Nov 13, 2011 11:59 PM
TUCSON - Massively multiplayer online role-playing games (MMORPG) are popular video games with titles like Ever Quest, Dark Age of Camelot and Gears of War. In these games you play with, and against, other players from all corners of the country and around the world live through the internet.
For most players it's a high tech fun hobby but for some it's become a serious addiction.
Travis is an avid gamer. He spends several hours a week "in-game." Gaming for him is not a problem.
But for Elijah Oster it's another story.
"It's 8 hours a day for you know like a year. It's like a 40 hour a week commitment or more."
He had to fess up and put down his joystick a few years back when game time overpowered family time. That's when his son was about three. Elijah was irritable when his wife interrupted his game time.
"And I really just did not budget a lot of time for them," he explains.
He also suffered from insomnia.
Jeffry Friedman is a counselor with Cottonwood Tucson, a behavioral health center. He treats patients with addictions. In the past year he's seen several whose gaming got out of hand and published one of the first articles on the problem in trade magazine.
"It's an environment in which they have mastery and they're proud of that mastery."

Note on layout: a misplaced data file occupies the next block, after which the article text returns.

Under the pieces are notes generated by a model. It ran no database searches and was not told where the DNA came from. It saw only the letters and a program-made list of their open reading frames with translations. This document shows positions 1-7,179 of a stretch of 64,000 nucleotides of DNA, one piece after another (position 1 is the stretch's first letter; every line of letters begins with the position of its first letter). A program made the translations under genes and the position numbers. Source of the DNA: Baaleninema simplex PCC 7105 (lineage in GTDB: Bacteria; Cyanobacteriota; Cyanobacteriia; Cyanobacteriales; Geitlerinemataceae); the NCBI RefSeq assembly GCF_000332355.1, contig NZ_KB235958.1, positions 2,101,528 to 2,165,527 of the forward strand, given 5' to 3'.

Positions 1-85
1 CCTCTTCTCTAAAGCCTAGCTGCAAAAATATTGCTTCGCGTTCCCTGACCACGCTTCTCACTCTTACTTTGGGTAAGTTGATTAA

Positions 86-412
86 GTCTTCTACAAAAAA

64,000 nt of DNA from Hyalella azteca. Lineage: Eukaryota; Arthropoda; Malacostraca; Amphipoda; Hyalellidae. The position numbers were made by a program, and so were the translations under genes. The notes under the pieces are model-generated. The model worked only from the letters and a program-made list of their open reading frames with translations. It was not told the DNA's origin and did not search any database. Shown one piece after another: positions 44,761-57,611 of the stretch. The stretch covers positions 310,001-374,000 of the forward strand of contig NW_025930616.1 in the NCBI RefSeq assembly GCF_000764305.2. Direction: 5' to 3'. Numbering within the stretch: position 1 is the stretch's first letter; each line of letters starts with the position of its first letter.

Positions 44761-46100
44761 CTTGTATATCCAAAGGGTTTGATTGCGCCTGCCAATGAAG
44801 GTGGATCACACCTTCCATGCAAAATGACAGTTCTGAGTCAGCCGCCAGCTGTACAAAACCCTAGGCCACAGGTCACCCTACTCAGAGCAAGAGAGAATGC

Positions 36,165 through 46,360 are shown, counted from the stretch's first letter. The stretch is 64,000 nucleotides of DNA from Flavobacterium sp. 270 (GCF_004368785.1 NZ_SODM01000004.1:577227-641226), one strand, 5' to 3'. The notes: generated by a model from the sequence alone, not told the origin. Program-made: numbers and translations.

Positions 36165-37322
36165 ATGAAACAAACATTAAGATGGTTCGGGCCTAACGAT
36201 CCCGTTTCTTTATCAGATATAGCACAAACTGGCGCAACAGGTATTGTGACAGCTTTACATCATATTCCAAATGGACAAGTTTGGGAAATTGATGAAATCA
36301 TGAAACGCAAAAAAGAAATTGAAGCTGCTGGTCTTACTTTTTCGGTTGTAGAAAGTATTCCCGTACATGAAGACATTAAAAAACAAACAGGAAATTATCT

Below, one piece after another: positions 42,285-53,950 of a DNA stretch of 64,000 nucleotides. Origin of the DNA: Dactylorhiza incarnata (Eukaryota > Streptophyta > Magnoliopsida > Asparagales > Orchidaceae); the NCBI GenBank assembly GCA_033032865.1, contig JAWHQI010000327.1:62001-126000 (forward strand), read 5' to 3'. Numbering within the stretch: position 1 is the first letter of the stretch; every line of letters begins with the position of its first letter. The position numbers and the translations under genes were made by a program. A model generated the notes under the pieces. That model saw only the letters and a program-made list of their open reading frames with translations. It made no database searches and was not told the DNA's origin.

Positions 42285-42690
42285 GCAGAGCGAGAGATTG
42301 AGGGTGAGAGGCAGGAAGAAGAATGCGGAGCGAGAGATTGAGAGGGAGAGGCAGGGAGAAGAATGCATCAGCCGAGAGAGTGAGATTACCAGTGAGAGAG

It's also a place where they have status and valued relationships with other players.
"So the cyber environment becomes more emotionally resonate to them than the real environment," says Friedman.
This is when it becomes a problem for some gamers, when they give up other life activities.
The fall out looks like other addictions with the following symptoms:
• lost job or dropping out of school
• social isolation, strained relationships, divorce
• carpal tunnel syndrome
• poor diet and health
Friedman teaches his patients the skills to be more at ease in the real world.
"The skill of being able to be present with pain, because all addictions are about avoiding emotional pain."
This is something Elijah learned with his family
"I started understanding the concept of balance."
Friedman also says online game addiction is similar to an eating disorder. With an addiction to alcohol or other drugs, the recovering patient must never use the substance again. With an eating disorder the patient must still eat but control impulsive unhealthy behavior. In today's high tech world, it's not practical to expect someone to never use a computer again.
The problem is so new the American Psychiatric Association has yet to recognize on-line gaming as a classified addiction. That means most insurance companies will not pay for the treatment. If someone in your family has a problem visit the Cottonwood website where Friedman treats patients.
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